Some military observers can see exactly where such escalatory steps are likely to lead. Speaking in support of H.R. 1369, retired 3-Star Lieutenant-General Dan Leaf stated:

As a two-war combat veteran who served four years in the Republic of Korea and as former Deputy Commander and Acting Commander of US Pacific Command, I believe Congress must act now to push for the end of America’s longest war, reduce the risk of a nuclear catastrophe, and set the conditions through peace for addressing denuclearization and human rights.

Or, as he has also observed:

No matter how challenging the negotiations and politics of securing peace on the Korean Peninsula may prove, they are nothing compared with nuclear war.

One of the main contentions of Women Cross DMZ and its allies is that structurally integrating civil society into ‘the negotiations and politics of securing peace’ will significantly help, not unrealistically hinder, the process. And one crucial means of maximizing the effectiveness of such engagement is to centralize the role of women’s organizations, for as impressive recent research from the Council on Foreign Relations shows:

…women’s participation in conflict prevention and resolution can improve outcomes before, during, and after conflict. For example, women’s participation increases the probability of a peace agreement lasting at least two years by 20 percent and a peace agreement lasting 15 years by 35 percent.

Gloria Steinem, Christine Ahn, Leymah Gbowee, and Mairead Maguire were among the 30 women peacemakers who crossed the DMZ in 2015.

Gloria Steinem, Christine Ahn, Leymah Gbowee, and Mairead Maguire were among the 30 women peacemakers who crossed the DMZ in 2015. (Source: Women Cross DMZ)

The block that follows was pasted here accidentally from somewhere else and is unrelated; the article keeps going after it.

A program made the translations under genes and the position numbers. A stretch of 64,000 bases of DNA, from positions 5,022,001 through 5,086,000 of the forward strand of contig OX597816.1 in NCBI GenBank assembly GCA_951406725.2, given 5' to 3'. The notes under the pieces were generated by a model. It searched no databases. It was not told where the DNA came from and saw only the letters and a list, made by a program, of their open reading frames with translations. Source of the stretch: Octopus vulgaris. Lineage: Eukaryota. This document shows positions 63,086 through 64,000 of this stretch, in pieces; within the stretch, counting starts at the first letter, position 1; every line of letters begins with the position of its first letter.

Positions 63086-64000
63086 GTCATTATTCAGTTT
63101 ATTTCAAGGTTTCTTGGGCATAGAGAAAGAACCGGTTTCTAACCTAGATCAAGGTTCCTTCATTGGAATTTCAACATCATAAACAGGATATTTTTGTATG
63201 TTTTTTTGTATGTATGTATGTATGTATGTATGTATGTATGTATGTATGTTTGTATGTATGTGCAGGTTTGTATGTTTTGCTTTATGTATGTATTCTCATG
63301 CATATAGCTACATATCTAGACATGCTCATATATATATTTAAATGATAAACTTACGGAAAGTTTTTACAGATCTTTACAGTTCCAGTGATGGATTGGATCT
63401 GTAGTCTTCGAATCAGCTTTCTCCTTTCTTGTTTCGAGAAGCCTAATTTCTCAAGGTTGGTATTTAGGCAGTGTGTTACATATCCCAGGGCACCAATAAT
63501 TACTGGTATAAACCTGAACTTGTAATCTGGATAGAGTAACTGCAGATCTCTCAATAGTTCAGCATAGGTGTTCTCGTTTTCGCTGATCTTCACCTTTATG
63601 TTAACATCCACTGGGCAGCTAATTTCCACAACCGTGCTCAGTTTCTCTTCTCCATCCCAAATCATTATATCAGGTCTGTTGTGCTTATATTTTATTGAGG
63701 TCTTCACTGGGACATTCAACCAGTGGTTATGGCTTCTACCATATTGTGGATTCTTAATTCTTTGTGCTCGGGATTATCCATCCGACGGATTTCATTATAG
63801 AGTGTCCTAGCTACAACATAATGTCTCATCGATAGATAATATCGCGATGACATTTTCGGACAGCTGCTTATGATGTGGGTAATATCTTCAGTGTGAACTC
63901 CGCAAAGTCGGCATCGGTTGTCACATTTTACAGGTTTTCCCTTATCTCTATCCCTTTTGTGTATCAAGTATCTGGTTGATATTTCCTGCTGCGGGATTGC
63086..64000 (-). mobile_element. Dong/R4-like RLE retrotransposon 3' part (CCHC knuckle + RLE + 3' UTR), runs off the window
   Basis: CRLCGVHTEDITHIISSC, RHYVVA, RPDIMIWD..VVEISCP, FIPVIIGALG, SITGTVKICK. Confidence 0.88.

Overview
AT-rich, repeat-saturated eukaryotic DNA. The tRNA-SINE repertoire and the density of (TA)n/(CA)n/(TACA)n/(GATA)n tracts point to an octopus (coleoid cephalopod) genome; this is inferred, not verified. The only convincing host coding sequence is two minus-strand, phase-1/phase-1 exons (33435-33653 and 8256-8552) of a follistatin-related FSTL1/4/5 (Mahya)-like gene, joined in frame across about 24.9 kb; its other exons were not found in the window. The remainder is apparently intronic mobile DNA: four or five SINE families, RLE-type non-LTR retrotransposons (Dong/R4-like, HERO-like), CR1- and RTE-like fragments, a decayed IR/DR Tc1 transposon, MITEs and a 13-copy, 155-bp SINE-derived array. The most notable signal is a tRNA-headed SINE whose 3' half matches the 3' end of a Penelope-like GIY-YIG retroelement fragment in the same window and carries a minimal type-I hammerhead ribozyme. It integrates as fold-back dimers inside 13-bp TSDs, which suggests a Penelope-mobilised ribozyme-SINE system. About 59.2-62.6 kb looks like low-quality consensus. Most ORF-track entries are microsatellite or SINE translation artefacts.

The argument is not essentialist (that women are inherently more peaceful than men). On the contrary, as a Korea Peace Now fact sheet stresses:

…it’s not because of gender that many women are powerful peacemakers; it’s because they are advocates of feminist peace. Feminist peacebuilders believe that dialogue and cooperation, not weapons and sanctions, are the most effective routes toward creating genuine, long-lasting peace and security for all people.

Again, many women are not feminists, and many people of other genders are; but in terms of the documented differences being made in many conflict zones, women-led feminist initiatives are of proven worth. As an October 2022 report by Women Cross DMZ—US-China Competition and the Korean Peninsula: From Confrontation to Peacebuilding—notes, despite the fierce headwinds of the new, triangular Cold War, women’s groups are leading the current “unwavering effort by civil society to bring the Korean conflict to an end by building relationships across the DMZ and throughout the broader region;” and as long as they are, “there is still hope for genuine peace that can reverse the growing militarization of East Asia.” In the course (no doubt faltering) of that great reversal, an epochal redirection of resources—and a general rehumanization of politics—may also occur, a ‘peace pivot,’ as Women Cross DMZ beseeched last month, “from endless wars”—and pseudopeaces—“toward more basic human needs…including housing, healthcare, food security, and climate action.”

To give such peace a chance, people need the chance to build it.


Sean Howard


Sean Howard is adjunct professor of political science at Cape Breton University and member of Peace Quest Cape Breton and the Canadian Pugwash Group. He may be reached here.